Japan by SabeerAli1

VIEWS: 26 PAGES: 23

									UNIVERSITY OF YORK
Social Policy Research Unit

COMPARISON OF CHILD BENEFIT PACKAGES IN 22
COUNTRIES

National Informants Questionnaire

When supplying data please could you indicate the date that the data
refers to and give the source of the data. If you cannot match the
definition give the nearest alternative and indicate the difference.

When supplying amounts, could you please give a monthly figure. If
this is not possible/ appropriate, please indicate.

When supplying benefit data, could you please update the data to
July 2001, if possible.



We advise you to look through the whole questionnaire before
answering the questions.


      Part A is concerned with current demographics and employment

      Part B is concerned with up to date current policies that affect
       families with children and have been implemented by July 2001.

      Part C is concerned with changes in policies that affect families with
       children since 1996

      Part D is concerned with future changes in policies that affect
       families with children that have all ready been announced but have
       not yet been implemented by July 2001




                                    1
PART A

Section 1: Demographics

For this section, please use the following definition of lone parent: “ a mother or a
father living without a spouse (and not cohabiting) with his or her never-married
dependent child or children aged either under 16 or from 16 to (under) 19 and
undertaking full time education)” (Department of Social Security).

Please use consistent points in time for the figures in this section.

1.      What is the total population of your country?

                       >>>>>>126,920,000

        <Ministry of Public Management (2001) Census 2000 Provisional Data>


     2. How many children are there under the age of 16?

                       >>>>>> 19,899,500

        <Ministry of Public Management (2001) Census 2000 Provisional Data>


3.      What number of children are there aged:
                                                        0-4 >>>>> 5,817,000
                                                        5-15 >>>>14,082,500

        <Ministry of Public Management (2001) Census 2000 Provisional Data>


4.      What is the total period fertility rate (ie. The number of children that would be
        born to a woman if the current pattern of fertility persisted throughout her
        child-bearing life)?

                       >>>>>>>1.35 (2000)

        <Ministry of Health and Welfare (2001) Provisional Data for 2000>

5.      What is the live birth rate (ie. The number of births per thousand population of
        all ages) ?

                       >>>>>>> 9.5 (1999)

        <Ministry of Health and Welfare (2001) Vital Statistics of Japan 1999>


6.      What is the marriage rate (ie. The number of marriages per 1000 adults of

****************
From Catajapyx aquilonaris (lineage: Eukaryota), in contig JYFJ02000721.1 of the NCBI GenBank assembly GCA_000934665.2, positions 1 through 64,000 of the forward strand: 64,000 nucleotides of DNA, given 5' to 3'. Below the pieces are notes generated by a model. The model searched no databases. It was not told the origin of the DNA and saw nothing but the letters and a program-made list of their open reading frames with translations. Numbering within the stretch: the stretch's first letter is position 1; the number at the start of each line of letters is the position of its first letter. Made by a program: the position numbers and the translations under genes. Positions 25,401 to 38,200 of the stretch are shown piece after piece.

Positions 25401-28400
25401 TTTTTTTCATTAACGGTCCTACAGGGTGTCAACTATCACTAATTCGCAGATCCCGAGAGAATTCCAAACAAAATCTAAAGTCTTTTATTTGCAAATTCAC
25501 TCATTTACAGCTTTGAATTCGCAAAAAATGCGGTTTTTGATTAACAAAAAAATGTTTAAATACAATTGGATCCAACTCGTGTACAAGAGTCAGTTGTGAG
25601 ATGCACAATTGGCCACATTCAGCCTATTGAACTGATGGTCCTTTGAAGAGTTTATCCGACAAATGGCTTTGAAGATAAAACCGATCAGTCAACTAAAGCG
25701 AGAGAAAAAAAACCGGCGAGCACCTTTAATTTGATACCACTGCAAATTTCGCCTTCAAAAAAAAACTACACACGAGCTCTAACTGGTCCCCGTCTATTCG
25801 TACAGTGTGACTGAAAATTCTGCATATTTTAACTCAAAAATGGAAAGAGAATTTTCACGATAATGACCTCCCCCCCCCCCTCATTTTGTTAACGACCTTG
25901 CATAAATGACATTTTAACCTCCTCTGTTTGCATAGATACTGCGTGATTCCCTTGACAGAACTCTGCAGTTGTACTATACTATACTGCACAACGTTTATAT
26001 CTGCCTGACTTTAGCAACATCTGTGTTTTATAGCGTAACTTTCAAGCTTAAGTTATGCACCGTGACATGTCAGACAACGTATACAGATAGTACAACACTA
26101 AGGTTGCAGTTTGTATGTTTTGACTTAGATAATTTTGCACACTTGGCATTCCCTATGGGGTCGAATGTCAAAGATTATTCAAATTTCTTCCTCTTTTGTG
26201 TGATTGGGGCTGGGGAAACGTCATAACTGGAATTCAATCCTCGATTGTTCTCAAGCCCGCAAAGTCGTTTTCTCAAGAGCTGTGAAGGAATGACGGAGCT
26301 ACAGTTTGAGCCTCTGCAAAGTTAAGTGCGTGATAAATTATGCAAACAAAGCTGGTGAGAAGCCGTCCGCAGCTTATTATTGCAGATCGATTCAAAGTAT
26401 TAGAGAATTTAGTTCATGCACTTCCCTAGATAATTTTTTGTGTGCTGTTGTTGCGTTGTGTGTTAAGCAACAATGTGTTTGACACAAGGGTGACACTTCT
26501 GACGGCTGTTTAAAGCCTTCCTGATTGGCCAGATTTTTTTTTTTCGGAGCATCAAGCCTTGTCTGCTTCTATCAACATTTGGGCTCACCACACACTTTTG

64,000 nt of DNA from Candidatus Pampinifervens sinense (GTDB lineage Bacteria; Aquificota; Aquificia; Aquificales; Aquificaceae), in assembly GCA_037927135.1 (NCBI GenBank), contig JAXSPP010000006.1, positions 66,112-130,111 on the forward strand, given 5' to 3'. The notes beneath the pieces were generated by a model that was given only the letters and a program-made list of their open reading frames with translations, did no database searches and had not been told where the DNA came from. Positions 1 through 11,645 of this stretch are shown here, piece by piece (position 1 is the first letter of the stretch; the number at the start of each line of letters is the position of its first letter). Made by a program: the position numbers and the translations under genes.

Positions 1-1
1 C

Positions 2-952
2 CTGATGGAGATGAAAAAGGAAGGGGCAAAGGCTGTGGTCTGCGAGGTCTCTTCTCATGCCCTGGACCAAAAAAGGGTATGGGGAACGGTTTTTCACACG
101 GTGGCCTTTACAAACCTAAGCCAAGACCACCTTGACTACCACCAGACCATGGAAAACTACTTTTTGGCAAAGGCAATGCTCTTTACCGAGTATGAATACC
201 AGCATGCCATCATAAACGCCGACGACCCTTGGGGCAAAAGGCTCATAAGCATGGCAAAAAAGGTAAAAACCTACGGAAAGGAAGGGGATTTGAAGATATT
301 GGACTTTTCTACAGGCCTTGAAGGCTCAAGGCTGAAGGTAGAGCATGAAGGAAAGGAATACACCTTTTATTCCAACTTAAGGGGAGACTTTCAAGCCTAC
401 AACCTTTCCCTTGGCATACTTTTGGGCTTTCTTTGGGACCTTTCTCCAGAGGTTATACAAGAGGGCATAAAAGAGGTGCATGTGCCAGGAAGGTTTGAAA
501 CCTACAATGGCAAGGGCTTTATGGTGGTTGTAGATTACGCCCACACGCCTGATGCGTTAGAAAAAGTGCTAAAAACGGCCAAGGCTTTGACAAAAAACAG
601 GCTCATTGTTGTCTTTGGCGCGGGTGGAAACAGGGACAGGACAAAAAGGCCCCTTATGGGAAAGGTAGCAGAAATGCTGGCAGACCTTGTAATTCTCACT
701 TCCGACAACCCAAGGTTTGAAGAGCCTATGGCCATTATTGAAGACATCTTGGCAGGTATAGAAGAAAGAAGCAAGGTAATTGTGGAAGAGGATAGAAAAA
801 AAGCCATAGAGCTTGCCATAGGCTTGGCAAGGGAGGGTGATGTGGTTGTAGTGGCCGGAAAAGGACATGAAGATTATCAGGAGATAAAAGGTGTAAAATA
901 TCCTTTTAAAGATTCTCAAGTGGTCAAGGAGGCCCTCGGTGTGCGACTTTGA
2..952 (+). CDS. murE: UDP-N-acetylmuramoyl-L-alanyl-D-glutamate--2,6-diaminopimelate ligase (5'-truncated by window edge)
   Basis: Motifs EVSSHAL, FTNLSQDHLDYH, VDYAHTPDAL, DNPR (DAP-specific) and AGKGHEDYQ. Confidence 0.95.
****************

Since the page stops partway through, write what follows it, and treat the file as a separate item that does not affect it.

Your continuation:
marriageable age)?

                       >>>>>>> *6.4 (per 1000 population) (1999)

        <Ministry of Health and Welfare (2001) Vital Statistics of Japan 1999>



                                            2
7.     What is the divorce rate (ie. rates per 1000 married population) ?

                      >>>>>>> *2.1 (per 1000 population)

<Ministry of Health and Welfare (2001) Vital Statistics of Japan 1999>


8.     What % of live births are outside marriage?

                      >>>>>>> 1.6% (1999)

<Ministry of Health and Welfare (2001) Vital Statistics of Japan 1999>


9.     What is the % of all live births are to mothers aged 15-19?

                      >>>>>>>> 1.65 %

<Ministry of Health and Welfare (2001) Vital Statistics of Japan 1999>



10.    What is the % of working age lone parent households with dependent children
       as a % of all working age households with dependent children? (Dependent
       children are persons under 16, or age 16-18 and in full time education.)

                      >>>>>>>> 3.8 % (1999)

<Ministry of Health and Welfare (2001) Kokumin Seikatsu Kiso Chosa 1999>


11.    What is the % of lone mothers as a % of all working age families with
       dependent children?

                      >>>>>>>> 3.2% (1999)

<Ministry of Health and Welfare (2001) Kokumin Seikatsu Kiso Chosa 1999>


12.    What is the % of lone mothers as a % of all lone parent families?

                      >>>>>>>> 84%

<Ministry of Health and Welfare (2001) Kokumin Seikatsu Kiso Chosa 1999>



13.   What % of lone parents are:
              Single              6.2
Separated (other)    4.7
              Divorced            66.8
              Widowed?            20.6


(1998: Ministry of Health and Welfare (2001) Survey of Lone Parent Families 1998)


                                          3
14.   What % of lone mothers are:
             Single >>>>>>>>>7.3%
Separated (others)>>>>>>4.2
      Divorced >>>>>>> 68.4%
             Widowed >>>>>> 18.7% (1998)

(1998: Ministry of Health and Welfare (2001) Survey of Lone Parent Families 1998)